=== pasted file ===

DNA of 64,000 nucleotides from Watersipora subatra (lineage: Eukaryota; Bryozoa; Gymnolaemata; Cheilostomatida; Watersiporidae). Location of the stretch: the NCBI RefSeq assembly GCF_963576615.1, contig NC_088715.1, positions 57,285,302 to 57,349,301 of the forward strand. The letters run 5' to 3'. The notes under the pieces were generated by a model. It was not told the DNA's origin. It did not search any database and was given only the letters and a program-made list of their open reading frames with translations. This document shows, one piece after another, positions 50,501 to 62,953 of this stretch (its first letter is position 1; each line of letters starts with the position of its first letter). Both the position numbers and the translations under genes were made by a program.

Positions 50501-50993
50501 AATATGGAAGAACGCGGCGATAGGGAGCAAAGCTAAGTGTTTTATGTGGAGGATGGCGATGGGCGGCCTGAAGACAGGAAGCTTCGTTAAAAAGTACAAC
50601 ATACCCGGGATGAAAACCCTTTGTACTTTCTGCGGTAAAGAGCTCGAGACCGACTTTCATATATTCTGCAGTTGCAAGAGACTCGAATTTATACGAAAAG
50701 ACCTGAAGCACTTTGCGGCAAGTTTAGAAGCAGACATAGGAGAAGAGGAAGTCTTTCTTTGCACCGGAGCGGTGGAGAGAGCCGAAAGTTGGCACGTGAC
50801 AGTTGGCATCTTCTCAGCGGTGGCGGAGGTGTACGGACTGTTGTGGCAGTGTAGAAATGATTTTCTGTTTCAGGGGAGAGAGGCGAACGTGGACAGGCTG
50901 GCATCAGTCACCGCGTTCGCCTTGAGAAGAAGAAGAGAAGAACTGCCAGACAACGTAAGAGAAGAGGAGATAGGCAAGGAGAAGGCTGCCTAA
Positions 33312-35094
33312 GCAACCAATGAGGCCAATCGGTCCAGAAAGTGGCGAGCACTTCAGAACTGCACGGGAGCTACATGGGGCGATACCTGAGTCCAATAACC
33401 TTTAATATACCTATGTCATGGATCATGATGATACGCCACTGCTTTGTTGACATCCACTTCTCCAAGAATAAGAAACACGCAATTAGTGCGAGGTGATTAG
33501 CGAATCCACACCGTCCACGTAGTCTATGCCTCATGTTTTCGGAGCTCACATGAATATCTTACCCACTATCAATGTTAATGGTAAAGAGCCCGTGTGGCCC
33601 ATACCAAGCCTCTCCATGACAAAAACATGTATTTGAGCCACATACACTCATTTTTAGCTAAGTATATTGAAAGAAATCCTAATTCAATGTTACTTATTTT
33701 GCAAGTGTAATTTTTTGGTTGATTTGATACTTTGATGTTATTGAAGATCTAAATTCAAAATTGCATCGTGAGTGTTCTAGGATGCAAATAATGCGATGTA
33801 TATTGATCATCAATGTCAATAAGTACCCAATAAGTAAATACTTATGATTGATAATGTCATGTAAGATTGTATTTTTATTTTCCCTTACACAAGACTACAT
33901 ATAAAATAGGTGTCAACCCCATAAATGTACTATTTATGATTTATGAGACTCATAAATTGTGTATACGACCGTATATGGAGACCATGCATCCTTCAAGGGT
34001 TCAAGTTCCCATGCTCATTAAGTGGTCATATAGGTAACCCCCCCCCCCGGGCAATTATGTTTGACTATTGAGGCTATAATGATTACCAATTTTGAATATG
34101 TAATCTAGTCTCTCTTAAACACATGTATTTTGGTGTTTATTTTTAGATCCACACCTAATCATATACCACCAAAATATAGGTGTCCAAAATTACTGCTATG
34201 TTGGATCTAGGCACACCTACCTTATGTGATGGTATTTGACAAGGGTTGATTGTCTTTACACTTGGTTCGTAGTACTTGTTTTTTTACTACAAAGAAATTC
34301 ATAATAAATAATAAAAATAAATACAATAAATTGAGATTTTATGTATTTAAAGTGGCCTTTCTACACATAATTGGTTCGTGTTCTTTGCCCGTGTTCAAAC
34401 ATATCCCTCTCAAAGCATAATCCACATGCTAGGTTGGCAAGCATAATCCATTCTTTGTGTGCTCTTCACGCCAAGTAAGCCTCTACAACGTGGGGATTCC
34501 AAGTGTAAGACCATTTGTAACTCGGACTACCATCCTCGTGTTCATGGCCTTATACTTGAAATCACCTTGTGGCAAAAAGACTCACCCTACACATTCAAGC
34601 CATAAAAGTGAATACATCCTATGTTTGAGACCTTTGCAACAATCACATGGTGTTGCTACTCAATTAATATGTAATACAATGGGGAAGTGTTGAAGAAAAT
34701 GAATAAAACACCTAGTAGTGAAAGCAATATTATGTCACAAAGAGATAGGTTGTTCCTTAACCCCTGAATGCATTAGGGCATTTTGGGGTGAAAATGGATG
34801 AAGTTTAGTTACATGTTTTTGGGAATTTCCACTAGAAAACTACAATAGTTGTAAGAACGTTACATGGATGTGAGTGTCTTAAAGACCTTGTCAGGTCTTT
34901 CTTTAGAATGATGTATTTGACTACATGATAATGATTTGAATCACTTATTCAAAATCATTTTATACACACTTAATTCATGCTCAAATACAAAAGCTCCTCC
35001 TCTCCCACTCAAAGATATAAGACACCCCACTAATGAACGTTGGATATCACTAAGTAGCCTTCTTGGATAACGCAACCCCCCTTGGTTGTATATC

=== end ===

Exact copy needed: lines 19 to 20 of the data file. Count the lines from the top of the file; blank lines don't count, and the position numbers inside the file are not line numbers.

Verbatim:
34301 ATAATAAATAATAAAAATAAATACAATAAATTGAGATTTTATGTATTTAAAGTGGCCTTTCTACACATAATTGGTTCGTGTTCTTTGCCCGTGTTCAAAC
34401 ATATCCCTCTCAAAGCATAATCCACATGCTAGGTTGGCAAGCATAATCCATTCTTTGTGTGCTCTTCACGCCAAGTAAGCCTCTACAACGTGGGGATTCC